The school year is now in full swing. The once-new backpacks may already be showing signs of distress from their daily haul …and perhaps your kids are too. Homework is a task that few (if any!) kids enjoy, and children with autism can especially have trouble with such assignments. Some children, for example, can appear to understand what they’re doing while in the classroom but might not grasp what’s expected from home assignments. And many students on the spectrum don’t ask their teachers for help. Fortunately there are several strategies to help your child stay focused.
NEGOTIATE APPROPRIATE ASSIGNMENTS
Regular communication with teachers is important when it comes to homework: it helps clarify the level and amount the child can handle. Keep in touch so teachers can create individually appropriate assignments. Also, make sure you know which assignments are due when and that your child is turning in their completed assignments. Children with autism may have difficulty organizing and tracking homework assignments and due dates.
KEEP IT CONSISTENT
If homework always occurs at the same time and becomes routine, your child will eventually accept it. Initially it may be hard to hold the line, but persistence pays off. This works for almost all chores children prefer to avoid, from taking baths to brushing teeth. You may also want to use a visual schedule and even a timer so that your child knows what to expect when.
SET YOUR CHILD UP FOR SUCCESS
Set a tone that homework time is important and a priority. Give your child an important place to sit, and ask siblings to stay quiet or have them work on their homework too! Ask how it’s going, and be sure to offer praise to help build your child’s confidence. Show that you care and want them to be successful.
MOTIVATE AND ENCOURAGE
Be firm but encouraging, being careful not to nag too much. This can be difficult when you’re frustrated so be conscious of your tone. Set solid standards for what the homework routine looks like, but be encouraging and motivating. Remind your child that you are proud of their efforts and that they are learning. Consider giving a reward for good effort (or even just sitting and attending initially) even if not everything is correct. As improvement is made over time, you can shift rewards to more academic goals. Rewards don’t have to be candy or toys, just ask the child what they might like to do with you once homework is done—it’s an opportunity for positive quality time you can both enjoy. If your child has difficulty waiting until the end of homework to receive the reward, give them tokens (stickers, stars, etc.) throughout the homework routine, and when they reach a certain number of tokens, give them the reward.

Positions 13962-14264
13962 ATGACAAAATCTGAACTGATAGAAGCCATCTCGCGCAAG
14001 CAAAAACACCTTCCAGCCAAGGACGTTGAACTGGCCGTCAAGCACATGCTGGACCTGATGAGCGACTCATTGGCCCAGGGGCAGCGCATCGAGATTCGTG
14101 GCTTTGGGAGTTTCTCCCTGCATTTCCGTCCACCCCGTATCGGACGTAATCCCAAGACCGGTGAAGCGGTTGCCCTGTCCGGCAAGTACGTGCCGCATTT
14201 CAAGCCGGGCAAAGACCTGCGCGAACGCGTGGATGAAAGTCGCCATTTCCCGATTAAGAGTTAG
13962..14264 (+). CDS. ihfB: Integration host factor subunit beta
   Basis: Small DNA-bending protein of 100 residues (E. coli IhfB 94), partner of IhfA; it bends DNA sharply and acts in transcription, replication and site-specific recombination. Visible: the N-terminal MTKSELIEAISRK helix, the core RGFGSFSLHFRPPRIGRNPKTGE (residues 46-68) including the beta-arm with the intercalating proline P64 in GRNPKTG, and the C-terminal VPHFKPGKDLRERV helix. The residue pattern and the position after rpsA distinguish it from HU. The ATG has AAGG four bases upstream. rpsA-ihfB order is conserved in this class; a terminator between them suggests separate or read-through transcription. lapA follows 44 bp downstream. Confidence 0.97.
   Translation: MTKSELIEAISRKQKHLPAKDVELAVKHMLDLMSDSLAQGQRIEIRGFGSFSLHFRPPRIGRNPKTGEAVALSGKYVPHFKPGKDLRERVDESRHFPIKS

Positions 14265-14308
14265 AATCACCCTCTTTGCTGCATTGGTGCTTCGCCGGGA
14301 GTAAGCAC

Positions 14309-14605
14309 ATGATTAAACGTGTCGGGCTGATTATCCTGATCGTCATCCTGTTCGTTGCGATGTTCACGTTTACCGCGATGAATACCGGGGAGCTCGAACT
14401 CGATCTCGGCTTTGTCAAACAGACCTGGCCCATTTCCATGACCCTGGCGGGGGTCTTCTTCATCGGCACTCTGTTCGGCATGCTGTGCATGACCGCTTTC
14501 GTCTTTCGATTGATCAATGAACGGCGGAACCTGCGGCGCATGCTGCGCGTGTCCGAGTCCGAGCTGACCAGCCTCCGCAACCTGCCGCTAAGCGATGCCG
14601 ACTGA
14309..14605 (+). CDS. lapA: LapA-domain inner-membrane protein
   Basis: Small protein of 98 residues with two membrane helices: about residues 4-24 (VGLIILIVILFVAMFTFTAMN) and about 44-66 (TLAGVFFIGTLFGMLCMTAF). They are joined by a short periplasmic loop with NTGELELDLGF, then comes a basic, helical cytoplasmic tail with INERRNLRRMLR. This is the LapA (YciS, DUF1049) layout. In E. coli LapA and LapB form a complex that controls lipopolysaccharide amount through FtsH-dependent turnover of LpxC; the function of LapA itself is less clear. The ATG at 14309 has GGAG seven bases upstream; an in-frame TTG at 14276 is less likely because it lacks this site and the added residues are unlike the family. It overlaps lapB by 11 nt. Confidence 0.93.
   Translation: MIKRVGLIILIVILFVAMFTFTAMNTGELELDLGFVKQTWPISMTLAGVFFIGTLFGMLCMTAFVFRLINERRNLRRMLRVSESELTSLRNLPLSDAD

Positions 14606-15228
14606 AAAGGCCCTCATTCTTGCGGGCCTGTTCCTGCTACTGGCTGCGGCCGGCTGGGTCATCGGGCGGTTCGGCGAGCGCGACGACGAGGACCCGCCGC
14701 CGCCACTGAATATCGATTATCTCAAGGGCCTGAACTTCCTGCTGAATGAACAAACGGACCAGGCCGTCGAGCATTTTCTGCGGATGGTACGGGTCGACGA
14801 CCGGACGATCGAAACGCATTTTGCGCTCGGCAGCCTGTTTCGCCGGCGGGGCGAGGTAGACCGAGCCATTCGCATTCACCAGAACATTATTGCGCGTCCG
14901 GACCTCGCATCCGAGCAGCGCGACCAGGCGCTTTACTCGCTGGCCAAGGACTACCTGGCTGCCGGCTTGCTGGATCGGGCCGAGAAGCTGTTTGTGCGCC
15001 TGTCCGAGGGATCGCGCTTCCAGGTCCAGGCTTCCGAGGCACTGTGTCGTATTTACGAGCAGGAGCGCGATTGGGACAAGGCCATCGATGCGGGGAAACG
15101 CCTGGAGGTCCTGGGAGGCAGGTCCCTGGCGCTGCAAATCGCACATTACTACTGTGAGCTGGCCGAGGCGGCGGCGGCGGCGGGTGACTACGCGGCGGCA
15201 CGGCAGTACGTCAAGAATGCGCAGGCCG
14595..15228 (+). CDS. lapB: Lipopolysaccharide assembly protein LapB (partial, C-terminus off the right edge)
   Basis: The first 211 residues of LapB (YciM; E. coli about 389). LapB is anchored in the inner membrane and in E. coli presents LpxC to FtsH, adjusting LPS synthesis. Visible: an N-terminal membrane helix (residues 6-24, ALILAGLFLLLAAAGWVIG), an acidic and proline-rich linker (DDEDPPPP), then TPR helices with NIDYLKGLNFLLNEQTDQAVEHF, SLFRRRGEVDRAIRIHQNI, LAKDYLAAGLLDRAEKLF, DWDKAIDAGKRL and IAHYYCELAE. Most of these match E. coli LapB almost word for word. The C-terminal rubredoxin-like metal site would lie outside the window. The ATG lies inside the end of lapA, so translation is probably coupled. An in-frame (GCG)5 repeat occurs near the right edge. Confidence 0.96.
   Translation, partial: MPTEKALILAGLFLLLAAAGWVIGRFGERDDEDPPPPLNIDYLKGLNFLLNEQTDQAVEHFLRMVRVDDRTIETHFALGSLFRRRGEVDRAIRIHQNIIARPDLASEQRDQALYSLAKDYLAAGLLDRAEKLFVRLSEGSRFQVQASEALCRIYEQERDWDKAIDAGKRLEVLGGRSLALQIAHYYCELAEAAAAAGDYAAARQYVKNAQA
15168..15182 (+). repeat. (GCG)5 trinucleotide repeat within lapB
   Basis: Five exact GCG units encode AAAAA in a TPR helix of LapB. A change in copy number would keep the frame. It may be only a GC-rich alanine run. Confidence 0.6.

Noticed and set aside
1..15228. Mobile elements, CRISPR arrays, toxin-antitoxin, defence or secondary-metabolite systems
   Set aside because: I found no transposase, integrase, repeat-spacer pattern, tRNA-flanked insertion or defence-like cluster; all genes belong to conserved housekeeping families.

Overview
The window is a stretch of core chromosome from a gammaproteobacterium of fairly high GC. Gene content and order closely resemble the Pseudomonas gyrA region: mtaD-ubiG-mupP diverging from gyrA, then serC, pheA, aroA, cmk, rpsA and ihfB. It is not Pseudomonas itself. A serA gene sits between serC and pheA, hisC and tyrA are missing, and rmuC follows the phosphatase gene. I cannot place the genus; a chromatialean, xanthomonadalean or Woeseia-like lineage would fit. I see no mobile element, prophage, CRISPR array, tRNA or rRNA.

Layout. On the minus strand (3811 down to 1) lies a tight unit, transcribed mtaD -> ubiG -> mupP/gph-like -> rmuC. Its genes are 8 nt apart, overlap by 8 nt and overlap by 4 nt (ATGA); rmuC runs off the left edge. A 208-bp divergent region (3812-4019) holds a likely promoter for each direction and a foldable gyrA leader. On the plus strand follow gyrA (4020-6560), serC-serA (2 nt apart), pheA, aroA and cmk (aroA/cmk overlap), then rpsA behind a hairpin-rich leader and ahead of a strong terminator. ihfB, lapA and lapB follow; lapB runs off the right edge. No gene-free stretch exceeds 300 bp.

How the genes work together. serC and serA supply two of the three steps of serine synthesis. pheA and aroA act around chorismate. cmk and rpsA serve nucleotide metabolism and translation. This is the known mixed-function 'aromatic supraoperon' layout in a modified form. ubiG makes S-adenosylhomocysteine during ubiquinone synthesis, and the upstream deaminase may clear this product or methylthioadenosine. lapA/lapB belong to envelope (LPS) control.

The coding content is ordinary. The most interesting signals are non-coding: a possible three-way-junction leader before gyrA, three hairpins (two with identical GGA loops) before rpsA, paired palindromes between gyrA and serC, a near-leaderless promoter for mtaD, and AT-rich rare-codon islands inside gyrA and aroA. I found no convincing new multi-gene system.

Giving choices has been proven to increase motivation. You want homework time to become routine, but you can still offer choices such as where to sit, what writing materials to use, which task to start with and definitely the type of reward given for successful completion. Empower them by offering at least three options; they’ll like the (limited) control!
PICK YOUR BATTLES
Your child’s homework does not have to be perfect. Maybe they misspelled a word. Will the teacher be able to figure it out? Then let it slide. Perhaps their handwriting is a little sloppy. If it’s still legible, don’t spend a lot of time making them re-write something they already did. The less you correct your child (and make them re-do their work), the less frustrating homework will be for both of you! Try to praise twice as much as you critique!
BREAK UP DIFFICULT TASKS
Seeing a full worksheet of 30+ math problems can be overwhelming for any child! Try covering the bottom of the page with a blank sheet of paper and working on one row at a time. You can even switch to other assignments between rows if necessary. Ask your child to help you come up with a pattern (e.g., 5 math problems, 2 spelling words, 5 math problems, 2 spelling words, etc.). If there’s a longer assignment due at the end of the week, work on a little bit each day to make it less overwhelming.
This post was written by Kelly Namanja, MA, BCBA, Autism Spectrum Therapies’ (AST) Clinical Director for Chicagoland. AST and Trellis are part of the Learn It Family of Companies.